There are four three-point seatbelts for outboard passengers, and a rear lap-belt for the centre rear passenger.
The Regal’s huge 16.7 cubic feet trunk is deep and wide, and can be enlarged by folding down the rear seatbacks.
With 240 horsepower at 5200 rpm and 320 ft-lb. of torque at 3600 rpm, the supercharged 3.8 litre V6 engine has the get-up-and-go of a V8 engine. When prodded, the Regal GS will lurch off the line, and if the all-speed traction control isn’t switched on, it’s easy to spin the front tires. There aren’t too many front-wheel-drive cars with this kind of power – if you’re used to putting your foot to the floor and waiting for things to happen, you’ll have to exercise more restraint in the Regal.
Though it’s powerful, and has a supercharger (an engine-driven compressor which forces more air into the pistons), the Regal GS is surprisingly quiet. Superchargers commonly make a mechanical whining sound, but this one can only be heard dimly under hard acceleration. At cruising speeds, the engine is very quiet doing only about 1500 rpm at 100 km/h in fourth gear.
Fuel consumption is not one of this engine’s strong points – official Transport Canada’s figures are 12.9 l/100 km (22 mpg) city/7.7 l/100 km (37 mpg) highway, but a heavy right foot will soon reduce these ideal numbers – and the Regal GS uses Premium grade gasoline.
Towing is not recommended with the supercharged engine. If you do tow, the maximum towing capacity is 454 kg (1000 lb.).
The Regal’s ride is very comfortable, though a bit firmer than the Regal LS model. The suspension consists of front independent, MacPherson struts, coil springs, and stabilizer bar, while at the rear is an independent, tri-link setup with coil springs over struts and a stabilizer bar. Handling is stable and predictable, but the Regal’s nose-heavy front-wheel-drive layout is a negative factor when braking into a tight corner. For standard highway and city driving however, the Regal performs effortlessly. Its turning diameter of 11.4 m (37.5 ft.), is about right for this size of car.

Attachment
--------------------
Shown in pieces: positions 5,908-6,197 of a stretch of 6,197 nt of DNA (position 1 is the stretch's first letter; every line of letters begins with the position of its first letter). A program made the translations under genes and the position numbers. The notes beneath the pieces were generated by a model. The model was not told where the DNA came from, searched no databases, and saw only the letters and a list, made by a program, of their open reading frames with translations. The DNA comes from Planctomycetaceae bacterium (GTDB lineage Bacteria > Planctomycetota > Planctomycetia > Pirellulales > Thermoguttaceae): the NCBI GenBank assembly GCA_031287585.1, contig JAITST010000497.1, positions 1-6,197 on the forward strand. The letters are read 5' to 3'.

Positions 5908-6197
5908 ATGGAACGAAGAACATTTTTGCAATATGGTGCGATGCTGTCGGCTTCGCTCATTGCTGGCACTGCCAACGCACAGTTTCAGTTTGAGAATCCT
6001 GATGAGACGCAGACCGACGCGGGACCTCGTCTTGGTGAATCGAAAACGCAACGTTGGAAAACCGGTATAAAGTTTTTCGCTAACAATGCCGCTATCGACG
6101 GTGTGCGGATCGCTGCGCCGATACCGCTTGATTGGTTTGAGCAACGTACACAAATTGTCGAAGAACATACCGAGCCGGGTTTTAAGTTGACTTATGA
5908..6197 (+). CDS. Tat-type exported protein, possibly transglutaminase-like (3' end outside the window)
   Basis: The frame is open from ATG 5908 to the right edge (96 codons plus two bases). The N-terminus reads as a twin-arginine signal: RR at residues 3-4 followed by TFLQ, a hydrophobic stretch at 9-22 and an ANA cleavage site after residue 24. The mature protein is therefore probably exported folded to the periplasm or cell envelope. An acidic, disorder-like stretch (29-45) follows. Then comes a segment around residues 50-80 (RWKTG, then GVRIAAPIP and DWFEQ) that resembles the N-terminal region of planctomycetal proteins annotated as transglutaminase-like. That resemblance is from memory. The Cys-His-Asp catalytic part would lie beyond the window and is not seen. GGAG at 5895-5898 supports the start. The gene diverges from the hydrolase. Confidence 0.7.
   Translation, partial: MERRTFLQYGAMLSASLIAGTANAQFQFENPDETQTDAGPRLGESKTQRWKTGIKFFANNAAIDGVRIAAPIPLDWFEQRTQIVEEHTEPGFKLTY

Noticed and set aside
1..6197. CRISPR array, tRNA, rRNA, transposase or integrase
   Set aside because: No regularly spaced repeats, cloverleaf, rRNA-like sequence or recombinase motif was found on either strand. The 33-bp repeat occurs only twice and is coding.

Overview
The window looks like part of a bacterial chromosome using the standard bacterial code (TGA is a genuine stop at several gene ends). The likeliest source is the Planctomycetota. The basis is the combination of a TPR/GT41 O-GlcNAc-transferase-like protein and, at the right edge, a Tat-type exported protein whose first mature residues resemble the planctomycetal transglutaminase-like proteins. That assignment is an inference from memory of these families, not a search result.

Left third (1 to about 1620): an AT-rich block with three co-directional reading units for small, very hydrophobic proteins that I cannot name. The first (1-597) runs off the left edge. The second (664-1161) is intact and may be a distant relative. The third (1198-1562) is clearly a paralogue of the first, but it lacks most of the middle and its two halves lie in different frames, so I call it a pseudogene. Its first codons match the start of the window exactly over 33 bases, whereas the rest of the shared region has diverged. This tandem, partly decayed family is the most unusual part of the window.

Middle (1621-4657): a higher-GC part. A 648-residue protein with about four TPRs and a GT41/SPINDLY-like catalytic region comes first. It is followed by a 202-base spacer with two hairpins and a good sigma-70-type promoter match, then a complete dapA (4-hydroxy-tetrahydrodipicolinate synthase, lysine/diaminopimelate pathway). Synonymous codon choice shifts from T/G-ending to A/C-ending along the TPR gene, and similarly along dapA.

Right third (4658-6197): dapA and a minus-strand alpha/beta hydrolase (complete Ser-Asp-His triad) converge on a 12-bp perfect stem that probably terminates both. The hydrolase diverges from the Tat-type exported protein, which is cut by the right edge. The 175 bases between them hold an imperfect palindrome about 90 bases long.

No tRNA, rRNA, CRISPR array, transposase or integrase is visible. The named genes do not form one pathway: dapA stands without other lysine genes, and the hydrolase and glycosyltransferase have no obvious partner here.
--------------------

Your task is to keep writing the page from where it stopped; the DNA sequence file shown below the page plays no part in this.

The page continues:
I found the Regal GS’ variable-assist rack and pinion steering provided just the right amount of assist when parking or when travelling at speed. Its standard four wheel disc brakes with anti-lock brakes provide the kind of solid braking performance you need with this kind of engine and vehicle curb weight (1610 kg/3545 lb.)
From the driver’s seat, outward visibility is very good, in part because the trunklid is not as high as it is in some other mid-size sedans. Also, the lack of rear head restraints helps visibility when backing up.
Pricing and standard features
For a base price of $28,895, the Regal LS includes the following standard features: 200 horsepower 3.8 litre V6 with block heater, 4-speed automatic transmission, cloth upholstery, front bucket seats and centre console, 6-way power driver’s seat, AM/FM/CD/cassette stereo with six speakers, split folding rear seatbacks with centre pass-through, dual zone climate control with manual operation, power windows with driver’s express-down feature, power door locks and remote keyless entry, tilt steering wheel, tachometer, cruise control, front fog lights, power heated mirrors, four wheel disc brakes with ABS, electronic low-speed traction control, P215/70R-15 inch tires with steel wheels, and a tire inflation monitoring system with warning light.
Regal GS models, for $32,465, add the supercharged engine, leather seating surfaces, driver’s-side side-airbag, automatic dual-zone climate control, driver information centre, all-speed traction control, P225/60R-16 inch tires and alloy wheels.
My test car also included some options including a $1,550 package which included the premium 8-speaker Monsoon stereo system, heated front seats, 6-way power front passenger seat, and the OnStar information service. Other options included $885 power glass sunroof, and $830 chrome-plated alloy wheels.
The total price came to $35,830 plus $895 freight for a grand total of $36,725.
For those who want performance and practicality without the ‘gee-whiz’ styling, the Regal is a sensible choice.
|2001 Buick Regal GS|
|Base price (LS)||$28,895|
|Price as tested (GS)||$32,465|
|Type||four-door, five-passenger full-size sedan|
|Engine||3.8 litre OHV V6, supercharged|
|Horsepower||240 @ 5200 rpm|
|Torque||280 ft-lb @ 3600 rpm|
|Transmission||4 speed automatic|
|Curb weight||1610 kg (3545 lb.)|
|Wheelbase||2769 mm (109.0 in.)|
|Length||4984 mm (196.2 in.)|
|Width||1846 mm ( 72.7 in.)|
|Height||1438 mm ( 56.6 in.)|
|Trunk space||473 litres (16.7 cu. ft.)|
|Fuel consumption||City: 12.9 l/100 km (22 mpg)|
|Hwy: 7.7 l/100 km (37 mpg)|
|Warranty||3 yrs/60,000 km|